When the client computer 72 receives the challenge 90, it decrypts the challenge using the policy agent's public key (step 112). The client computer then generates a first message digest value based on the data from the decrypted challenge and the network data transmitted to the policy agent (STEP 114). The first message digest value is encrypted with the private key of the user to form a response to the challenge (step 116), and the response is sent to the policy agent (step 118). When the policy agent receives the response, it decrypts the response with the public key of the user to obtain the first message digest value (step 120). It then calculates a second message digest value from the challenge and the network data it received from the client computer (step 122). The policy agent then compares the digest value it calculated with the digest value decrypted from the response (step 124). An agreement between these two digest values indicates that the user is indeed who she claims to be, and that the data received are those sent out by that user.
It is to be noted that it is not necessary for the policy agent to have received the data packets from the user when it constructs the challenge. The policy agent, however, can calculate the second digest value (step 122, FIG. 4) only after having received the data packets. If the policy agent receives the data packets from the client computer prior to calculating the challenge or before the user is authenticated, it should buffer the data and not forward them to their destination until the authentication process has been completed.
Once the user is successfully authenticated, the policy agent can apply network access policies on the received network data based on the credentials of the user (step 126). On the other hand, if the two digest values do not match, the user authentication has failed. Either the user is not who she claims to be, or the received network data have been tampered with. In that case, the policy agent may drop the received network data (step 128), i.e., not to forward them to the specified recipient, and may perform other security measures, such as logging the event.
By way of example, the construction of the challenge and response in a preferred embodiment is described below. Referring now to FIG. 5, in this embodiment, the underlying protocol for the transmission of network data is the widely used TCP/IP. Each of the client computer and the policy agent is identified by an IP address, and the network connection between them is further identified by a port number of the client computer and a port number of the policy agent. The network data sent by the user at the client computer are transmitted in the form of communication packets 96 (FIG. 3). When the policy agent 78 detects the network connection from client computer 72, it obtains the name of the unauthenticated user who purportedly used the client computer to initiate the connection. The policy agent then proceeds to look up the public key PUBKu of the user of the client computer. The policy agent knows its own public key PUBKp and private key PRVKp. In addition to the user's public key PUBKu, the policy agent obtains the following information from the operating system:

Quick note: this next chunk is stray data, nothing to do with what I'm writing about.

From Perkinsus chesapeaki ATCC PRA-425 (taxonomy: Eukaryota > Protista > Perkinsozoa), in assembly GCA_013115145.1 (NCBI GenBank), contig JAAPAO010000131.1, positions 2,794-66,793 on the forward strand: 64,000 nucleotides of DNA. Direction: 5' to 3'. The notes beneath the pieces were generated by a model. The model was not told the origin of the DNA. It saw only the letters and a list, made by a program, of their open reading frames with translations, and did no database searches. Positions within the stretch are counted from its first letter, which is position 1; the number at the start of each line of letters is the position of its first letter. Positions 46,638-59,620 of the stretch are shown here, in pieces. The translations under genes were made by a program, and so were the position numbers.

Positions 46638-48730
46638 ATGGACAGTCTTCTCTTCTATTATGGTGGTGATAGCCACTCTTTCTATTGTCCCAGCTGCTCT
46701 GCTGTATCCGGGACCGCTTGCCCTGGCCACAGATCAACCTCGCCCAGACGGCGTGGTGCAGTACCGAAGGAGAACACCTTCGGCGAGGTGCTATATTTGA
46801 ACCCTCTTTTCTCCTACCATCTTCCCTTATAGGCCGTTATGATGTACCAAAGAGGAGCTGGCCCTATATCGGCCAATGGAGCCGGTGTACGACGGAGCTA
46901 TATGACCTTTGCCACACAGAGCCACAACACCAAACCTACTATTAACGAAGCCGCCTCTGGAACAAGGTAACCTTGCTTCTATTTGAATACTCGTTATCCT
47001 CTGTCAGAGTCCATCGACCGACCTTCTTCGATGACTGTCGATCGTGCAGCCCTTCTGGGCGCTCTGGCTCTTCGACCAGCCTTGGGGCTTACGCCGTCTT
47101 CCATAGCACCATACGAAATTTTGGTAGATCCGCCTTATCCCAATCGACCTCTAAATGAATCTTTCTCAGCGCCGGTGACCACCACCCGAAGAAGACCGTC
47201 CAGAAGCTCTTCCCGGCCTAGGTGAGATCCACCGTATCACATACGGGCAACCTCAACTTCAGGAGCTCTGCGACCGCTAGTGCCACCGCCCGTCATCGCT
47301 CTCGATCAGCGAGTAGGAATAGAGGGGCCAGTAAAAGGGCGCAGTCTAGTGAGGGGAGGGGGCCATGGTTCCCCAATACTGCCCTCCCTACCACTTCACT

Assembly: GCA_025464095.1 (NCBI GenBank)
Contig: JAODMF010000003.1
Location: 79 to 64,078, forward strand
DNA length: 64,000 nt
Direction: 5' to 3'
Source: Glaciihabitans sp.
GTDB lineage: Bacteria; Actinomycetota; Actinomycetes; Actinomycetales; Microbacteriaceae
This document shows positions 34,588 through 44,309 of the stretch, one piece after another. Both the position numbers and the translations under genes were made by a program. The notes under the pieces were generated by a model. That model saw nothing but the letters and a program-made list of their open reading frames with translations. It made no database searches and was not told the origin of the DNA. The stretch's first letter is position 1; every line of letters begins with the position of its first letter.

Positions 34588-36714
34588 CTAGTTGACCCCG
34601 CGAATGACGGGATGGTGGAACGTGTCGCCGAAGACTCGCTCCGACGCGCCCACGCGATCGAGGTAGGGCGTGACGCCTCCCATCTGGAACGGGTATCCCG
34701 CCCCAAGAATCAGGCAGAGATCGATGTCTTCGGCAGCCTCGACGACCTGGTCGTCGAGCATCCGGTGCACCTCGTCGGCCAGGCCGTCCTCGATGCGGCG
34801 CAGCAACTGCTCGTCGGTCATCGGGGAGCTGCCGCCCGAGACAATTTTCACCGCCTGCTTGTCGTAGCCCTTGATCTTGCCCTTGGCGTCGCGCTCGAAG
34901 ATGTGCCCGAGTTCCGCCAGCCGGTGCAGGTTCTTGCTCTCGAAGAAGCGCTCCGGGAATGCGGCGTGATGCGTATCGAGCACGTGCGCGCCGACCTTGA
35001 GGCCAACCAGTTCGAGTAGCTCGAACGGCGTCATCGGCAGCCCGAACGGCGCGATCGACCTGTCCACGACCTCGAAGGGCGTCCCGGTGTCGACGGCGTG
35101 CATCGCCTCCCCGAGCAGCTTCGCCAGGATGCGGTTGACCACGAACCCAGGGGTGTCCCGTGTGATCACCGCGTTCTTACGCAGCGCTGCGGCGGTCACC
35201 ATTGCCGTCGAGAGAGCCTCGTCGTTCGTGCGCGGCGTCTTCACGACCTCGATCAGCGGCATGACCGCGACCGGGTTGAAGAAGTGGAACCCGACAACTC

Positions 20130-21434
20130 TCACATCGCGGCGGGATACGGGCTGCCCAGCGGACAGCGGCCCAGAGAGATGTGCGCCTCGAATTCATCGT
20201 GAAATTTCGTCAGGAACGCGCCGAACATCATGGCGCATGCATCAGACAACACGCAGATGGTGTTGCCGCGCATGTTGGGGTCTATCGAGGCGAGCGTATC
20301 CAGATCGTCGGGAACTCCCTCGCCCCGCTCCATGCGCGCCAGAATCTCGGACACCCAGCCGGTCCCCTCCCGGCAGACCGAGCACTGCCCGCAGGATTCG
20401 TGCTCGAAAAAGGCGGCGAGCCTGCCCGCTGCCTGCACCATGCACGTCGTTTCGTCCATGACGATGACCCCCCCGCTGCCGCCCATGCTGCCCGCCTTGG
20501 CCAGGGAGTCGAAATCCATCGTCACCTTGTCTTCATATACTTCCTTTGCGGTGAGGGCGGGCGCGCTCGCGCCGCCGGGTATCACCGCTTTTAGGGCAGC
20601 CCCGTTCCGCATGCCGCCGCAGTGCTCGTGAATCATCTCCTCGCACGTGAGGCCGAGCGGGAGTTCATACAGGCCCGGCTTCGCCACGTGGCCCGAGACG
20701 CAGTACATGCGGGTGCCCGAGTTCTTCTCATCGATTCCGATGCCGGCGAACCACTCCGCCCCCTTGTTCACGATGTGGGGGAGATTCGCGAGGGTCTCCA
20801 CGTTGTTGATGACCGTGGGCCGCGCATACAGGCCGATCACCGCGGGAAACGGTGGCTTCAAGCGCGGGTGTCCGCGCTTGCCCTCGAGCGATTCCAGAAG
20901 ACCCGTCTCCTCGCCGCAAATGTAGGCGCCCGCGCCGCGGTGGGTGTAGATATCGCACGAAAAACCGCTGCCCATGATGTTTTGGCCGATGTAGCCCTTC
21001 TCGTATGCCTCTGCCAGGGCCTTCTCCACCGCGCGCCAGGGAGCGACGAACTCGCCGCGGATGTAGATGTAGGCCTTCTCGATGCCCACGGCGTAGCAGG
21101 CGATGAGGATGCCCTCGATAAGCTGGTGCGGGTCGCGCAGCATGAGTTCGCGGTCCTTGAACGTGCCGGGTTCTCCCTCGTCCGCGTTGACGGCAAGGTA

The policy agent then constructs a challenge for user authentication based on these five values. As illustrated in FIG. 5, these five values are concatenated, and the resultant value 136 is used as the input of a hash function 138 to generate a hash value H1. The hash function 138 may be, for example, the MD5 algorithm known to those skilled in the art. This step of generating the hash value is represented by the following expression:
where the symbol “*” means concatenation. The hash value H1 is then encrypted first with the private key PRVKp of the policy agent and then with the public key PUBKu of the purported user to form the challenge 90. This step is represented by the following expression:
wherein C is the challenge. The challenge 90 is sent by the policy agent 78 to the client computer 72.
As shown in FIG. 6, when the client computer 72 that initiated the connection receives the challenge 90, it decrypts the challenge 90 using the user's private key PRVKu and the policy agent's public key PUBKp. If the public key PUBKu used to encrypt the challenge 90 indeed belongs to the user, the client computer would be able to decrypt the challenge to obtain the hash number H1. The client computer then constructs a response 94 that ties the user authentication to the network data stream. To prepare the response 94, the client computer concatenates a random number RND2, the decrypted hash H1, and data DATAnp from the first N packets of the transmitted network data, where N is a pre-selected number, such as five (5). The concatenated value 150 is then used as the input for a hash function 152, such as the MD5 algorithm, to generate a second hash value H2. This step is represented by the following expression: